Two phrases are at issue here: “overlay activation criterion” and “overlay activation signal.”4 In the claims, these phrases relate generally to producing overlays (e.g., in Figures 7a–c above). TVnGO, 2020 WL 1899781, at *1. But their precise meanings are not reasonably certain in view of the intra-patent inconsistencies discussed by the district court. Before addressing those inconsistencies, however, we first highlight the lack of intrinsic evidence in this case as to the meanings of these phrases.

For starters, the parties agree that neither “overlay activation criterion” nor “overlay activation signal” has an ordinary meaning in the art. Appellees’ Br. 15; Reply Br. 13; see TVnGO, 2020 WL 1899781, at *3 & n.8. Instead, TVnGO contends that a skilled artisan would understand the disputed phrases by stitching together their constituent words.5 Reply Br. 2 (“[T]he terms – “overlay,” “activation,” “criterion,” and “signal” – are each easily understood, plain English words.”); Oral Arg. at 2:24–46 (arguing that “overlay has a meaning, criterion has a meaning, signal has a meaning, activation has a meaning”).6 Here, we are unpersuaded that the ordinary meanings of the constituent words alone are enough in the context of this case to establish what these phrases mean.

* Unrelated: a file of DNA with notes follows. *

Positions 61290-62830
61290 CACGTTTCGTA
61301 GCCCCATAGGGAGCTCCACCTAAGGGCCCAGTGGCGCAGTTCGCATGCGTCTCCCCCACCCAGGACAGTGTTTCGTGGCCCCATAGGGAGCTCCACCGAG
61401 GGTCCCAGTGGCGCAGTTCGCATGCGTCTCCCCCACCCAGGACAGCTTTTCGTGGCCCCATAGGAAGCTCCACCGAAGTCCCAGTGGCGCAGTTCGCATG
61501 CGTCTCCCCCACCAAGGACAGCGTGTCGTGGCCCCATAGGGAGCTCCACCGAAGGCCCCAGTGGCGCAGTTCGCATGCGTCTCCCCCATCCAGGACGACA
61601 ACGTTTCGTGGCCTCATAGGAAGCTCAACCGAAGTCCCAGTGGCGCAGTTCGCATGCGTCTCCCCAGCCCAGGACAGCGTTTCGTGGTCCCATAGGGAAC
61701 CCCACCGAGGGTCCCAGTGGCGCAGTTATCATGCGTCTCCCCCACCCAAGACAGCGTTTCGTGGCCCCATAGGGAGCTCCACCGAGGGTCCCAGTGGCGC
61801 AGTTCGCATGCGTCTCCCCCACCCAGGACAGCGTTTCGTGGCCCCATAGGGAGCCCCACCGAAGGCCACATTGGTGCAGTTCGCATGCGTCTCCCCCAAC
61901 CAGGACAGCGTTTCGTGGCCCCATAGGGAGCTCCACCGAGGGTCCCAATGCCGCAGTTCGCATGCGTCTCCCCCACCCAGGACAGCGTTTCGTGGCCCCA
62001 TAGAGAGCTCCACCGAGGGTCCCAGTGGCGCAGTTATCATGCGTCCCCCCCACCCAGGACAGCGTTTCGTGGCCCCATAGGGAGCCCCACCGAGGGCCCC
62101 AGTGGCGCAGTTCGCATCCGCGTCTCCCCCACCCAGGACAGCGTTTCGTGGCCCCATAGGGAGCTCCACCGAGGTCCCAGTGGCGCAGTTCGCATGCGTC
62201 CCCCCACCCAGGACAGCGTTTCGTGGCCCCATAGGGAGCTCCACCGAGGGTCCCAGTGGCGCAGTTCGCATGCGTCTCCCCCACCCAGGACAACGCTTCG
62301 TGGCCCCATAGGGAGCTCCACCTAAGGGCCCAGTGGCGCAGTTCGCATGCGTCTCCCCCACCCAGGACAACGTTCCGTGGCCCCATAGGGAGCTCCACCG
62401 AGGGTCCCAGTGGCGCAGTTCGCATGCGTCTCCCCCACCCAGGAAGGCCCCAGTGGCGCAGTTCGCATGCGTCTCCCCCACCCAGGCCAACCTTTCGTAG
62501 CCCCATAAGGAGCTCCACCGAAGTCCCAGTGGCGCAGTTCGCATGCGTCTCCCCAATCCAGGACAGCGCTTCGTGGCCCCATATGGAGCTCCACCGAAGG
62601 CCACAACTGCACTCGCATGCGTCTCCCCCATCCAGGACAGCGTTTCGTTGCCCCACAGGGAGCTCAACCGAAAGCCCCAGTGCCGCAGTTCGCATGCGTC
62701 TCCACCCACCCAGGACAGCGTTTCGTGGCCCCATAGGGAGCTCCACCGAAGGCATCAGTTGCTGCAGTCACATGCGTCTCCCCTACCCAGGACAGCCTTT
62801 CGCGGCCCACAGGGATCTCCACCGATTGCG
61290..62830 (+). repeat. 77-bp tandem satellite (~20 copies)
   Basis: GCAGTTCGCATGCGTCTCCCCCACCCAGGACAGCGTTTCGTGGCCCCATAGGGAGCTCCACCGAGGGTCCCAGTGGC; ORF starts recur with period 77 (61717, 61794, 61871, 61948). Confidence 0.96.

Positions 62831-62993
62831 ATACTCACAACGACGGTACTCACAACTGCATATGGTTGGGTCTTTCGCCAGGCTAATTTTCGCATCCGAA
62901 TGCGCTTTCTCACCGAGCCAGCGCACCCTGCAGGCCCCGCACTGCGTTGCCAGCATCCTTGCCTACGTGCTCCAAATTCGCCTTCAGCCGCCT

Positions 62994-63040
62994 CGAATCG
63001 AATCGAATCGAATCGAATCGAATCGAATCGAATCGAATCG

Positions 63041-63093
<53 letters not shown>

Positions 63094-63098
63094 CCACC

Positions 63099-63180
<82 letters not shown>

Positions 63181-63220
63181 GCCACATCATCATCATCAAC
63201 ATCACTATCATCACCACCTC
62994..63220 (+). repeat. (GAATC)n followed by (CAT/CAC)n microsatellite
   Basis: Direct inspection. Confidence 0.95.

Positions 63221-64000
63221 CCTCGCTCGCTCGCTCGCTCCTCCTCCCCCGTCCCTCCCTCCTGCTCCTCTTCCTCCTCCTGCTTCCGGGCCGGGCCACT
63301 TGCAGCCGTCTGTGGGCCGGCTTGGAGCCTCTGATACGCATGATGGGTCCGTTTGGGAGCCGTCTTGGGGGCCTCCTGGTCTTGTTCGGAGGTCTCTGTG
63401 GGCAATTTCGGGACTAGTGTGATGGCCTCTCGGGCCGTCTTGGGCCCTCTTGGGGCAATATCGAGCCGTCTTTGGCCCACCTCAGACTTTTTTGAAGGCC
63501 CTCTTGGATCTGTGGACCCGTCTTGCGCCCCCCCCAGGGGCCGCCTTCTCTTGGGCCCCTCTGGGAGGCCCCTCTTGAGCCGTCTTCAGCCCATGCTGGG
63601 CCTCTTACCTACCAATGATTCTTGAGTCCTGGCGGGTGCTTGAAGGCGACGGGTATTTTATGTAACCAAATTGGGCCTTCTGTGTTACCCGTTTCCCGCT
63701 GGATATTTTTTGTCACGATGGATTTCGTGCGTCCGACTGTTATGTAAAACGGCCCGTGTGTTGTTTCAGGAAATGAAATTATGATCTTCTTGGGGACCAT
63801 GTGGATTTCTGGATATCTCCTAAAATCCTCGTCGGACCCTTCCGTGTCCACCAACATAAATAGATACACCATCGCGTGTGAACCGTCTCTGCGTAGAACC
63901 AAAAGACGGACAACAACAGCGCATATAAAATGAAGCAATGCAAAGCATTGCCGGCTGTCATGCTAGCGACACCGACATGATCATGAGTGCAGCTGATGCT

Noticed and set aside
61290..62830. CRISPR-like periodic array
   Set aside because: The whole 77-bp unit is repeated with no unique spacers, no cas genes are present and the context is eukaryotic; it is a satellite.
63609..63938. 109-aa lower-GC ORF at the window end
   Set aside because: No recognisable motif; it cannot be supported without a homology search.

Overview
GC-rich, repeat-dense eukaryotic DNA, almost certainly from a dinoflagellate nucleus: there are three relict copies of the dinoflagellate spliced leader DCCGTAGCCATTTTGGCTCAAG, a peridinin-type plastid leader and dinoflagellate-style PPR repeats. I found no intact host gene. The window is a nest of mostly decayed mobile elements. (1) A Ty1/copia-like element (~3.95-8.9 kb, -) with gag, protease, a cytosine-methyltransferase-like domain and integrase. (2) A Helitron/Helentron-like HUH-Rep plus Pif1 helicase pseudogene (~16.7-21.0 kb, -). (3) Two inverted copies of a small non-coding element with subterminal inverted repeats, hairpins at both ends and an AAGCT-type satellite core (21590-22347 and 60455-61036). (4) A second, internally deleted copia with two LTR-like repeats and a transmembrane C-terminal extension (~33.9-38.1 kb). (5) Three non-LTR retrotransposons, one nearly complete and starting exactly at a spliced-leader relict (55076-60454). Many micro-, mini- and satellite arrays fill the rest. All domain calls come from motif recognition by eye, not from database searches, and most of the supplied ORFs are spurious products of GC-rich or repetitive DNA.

The patent record is also unhelpful. Neither phrase is mentioned, let alone defined, in the shared specification, as both were added to the claims during prosecution. And the “limited information” provided by the prosecution history isn't enough to provide reasonable certainty here either. TVnGO, 2020 WL 1899781, at *6. Like the district court, we are unconvinced that the disputed phrases “are far from indefinite” merely because they were “added to the claims, discussed, understood and considered by the Examiner, and ultimately allowed.” Appellant's Br. 10; see Sonix Tech. Co. v. Publ'ns Int'l, Ltd., 844 F.3d 1370, 1380 (Fed. Cir. 2017). This dearth of evidence leaves the skilled artisan unable to resolve the inconsistencies discussed below as to the ’339, ’945, and ’621 patents (discussed in Section I), and the ’220 and ’969 patents (discussed in Section II).